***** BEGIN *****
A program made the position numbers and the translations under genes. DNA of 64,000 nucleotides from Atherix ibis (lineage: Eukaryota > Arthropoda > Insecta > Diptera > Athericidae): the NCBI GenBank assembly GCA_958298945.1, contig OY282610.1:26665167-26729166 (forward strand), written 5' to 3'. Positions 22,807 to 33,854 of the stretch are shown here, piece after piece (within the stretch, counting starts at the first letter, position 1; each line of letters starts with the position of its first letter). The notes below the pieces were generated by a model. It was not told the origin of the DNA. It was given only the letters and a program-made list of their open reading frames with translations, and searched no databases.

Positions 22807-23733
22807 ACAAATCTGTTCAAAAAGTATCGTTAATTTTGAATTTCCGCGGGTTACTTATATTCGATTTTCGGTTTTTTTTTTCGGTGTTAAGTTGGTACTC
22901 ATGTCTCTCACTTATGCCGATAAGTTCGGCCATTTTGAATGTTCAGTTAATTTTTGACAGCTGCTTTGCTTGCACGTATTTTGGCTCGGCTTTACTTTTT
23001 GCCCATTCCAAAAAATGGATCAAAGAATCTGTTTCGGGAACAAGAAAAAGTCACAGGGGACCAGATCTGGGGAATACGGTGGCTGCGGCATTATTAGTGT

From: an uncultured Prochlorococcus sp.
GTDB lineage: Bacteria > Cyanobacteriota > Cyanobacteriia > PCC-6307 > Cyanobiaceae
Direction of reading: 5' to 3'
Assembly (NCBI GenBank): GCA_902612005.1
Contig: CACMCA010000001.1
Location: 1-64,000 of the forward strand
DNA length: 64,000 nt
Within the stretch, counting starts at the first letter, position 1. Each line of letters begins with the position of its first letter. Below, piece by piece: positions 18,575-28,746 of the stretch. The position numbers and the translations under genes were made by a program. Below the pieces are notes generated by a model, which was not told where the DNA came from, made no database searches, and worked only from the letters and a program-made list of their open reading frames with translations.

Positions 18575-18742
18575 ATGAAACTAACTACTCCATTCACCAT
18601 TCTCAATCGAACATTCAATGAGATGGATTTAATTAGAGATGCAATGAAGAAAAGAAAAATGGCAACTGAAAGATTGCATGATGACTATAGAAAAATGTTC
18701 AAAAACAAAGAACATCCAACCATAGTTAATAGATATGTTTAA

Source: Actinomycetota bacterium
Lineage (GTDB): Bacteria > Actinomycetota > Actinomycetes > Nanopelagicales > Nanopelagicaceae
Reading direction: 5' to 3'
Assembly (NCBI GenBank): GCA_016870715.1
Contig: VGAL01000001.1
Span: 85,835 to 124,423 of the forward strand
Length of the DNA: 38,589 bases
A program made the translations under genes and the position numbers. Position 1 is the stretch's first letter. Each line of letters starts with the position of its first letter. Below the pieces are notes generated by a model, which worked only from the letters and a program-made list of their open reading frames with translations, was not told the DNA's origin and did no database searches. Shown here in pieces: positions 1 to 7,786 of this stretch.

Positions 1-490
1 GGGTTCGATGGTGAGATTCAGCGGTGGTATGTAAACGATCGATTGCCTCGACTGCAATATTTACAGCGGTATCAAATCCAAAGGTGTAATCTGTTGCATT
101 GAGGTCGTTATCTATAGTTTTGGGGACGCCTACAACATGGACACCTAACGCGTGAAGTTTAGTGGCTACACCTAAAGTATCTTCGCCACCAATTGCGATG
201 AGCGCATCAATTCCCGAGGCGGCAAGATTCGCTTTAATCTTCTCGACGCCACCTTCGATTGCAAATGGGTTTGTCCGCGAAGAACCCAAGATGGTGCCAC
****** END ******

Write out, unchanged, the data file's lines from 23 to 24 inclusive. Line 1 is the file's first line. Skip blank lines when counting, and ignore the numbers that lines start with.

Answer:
Span: 85,835 to 124,423 of the forward strand
Length of the DNA: 38,589 bases